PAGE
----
DC: What is more perfect than a line? Or four lines made into a square (my most favorite shape)? My love of nature has shown me some of the best examples of linear components. Trees are a great example of both the vertical and linear aspects that I’m drawn to. And trees often inspire the vertical shapes in my abstracts, and sometimes even appear as recognizable components–such as tree trunks–in my more representational abstracts.

Interestingly, one component of nature that I find most compelling is the horizon line between sea and sky–about as horizontal as you can get in nature. Sometimes a horizon line appears in my more landscape-themed abstracts, but most of my paintings really have a vertical energy to them. The vertical comes from my favorite painting process and a very satisfying vertical gesture motion that I use when I paint, particularly with oils. There is more for me to discover with the horizontal influence of nature’s horizon line and I’ve more work to do to unearth that.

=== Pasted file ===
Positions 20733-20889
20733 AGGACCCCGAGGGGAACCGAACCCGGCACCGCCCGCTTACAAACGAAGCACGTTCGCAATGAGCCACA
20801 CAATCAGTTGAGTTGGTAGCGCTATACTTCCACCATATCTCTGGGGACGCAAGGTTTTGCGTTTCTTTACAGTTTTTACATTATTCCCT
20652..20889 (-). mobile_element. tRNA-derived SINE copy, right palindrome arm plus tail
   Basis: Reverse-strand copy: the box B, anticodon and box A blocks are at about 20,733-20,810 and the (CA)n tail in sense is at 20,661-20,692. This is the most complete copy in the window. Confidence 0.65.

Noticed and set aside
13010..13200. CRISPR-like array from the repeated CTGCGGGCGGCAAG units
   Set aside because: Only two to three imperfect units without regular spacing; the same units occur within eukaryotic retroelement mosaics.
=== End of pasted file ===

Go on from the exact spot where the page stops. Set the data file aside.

11: Congratulations on your recent acceptance into the 2018 Autumn Arctic Circle Residency Expedition! What are you most looking forward to in your growth as an artist on this expedition to the Arctic Circle? Do you have a specific project in mind for your time there? Is it a time for creation as well as reflection or do your art supplies stay here in Portland?

DC: Thanks! I’m super excited for this unique opportunity and will begin gearing up in early January.  The Expedition is on a Barkentine tall ship and I’ll be sailing around the arctic with nearly 20 other artists and scientists from around the world for three weeks! The departure point is from an old mining town–Longyearbyen, Svalbard (Finland). Hundreds of artists from across the world apply for only a few openings each year, so I’m thrilled that the selection committee chose me! It’s a small ship with limited space, so I’m not yet sure what materials I’ll bring. I’ll have minimal space for making art, so I’ll hone in on the necessities.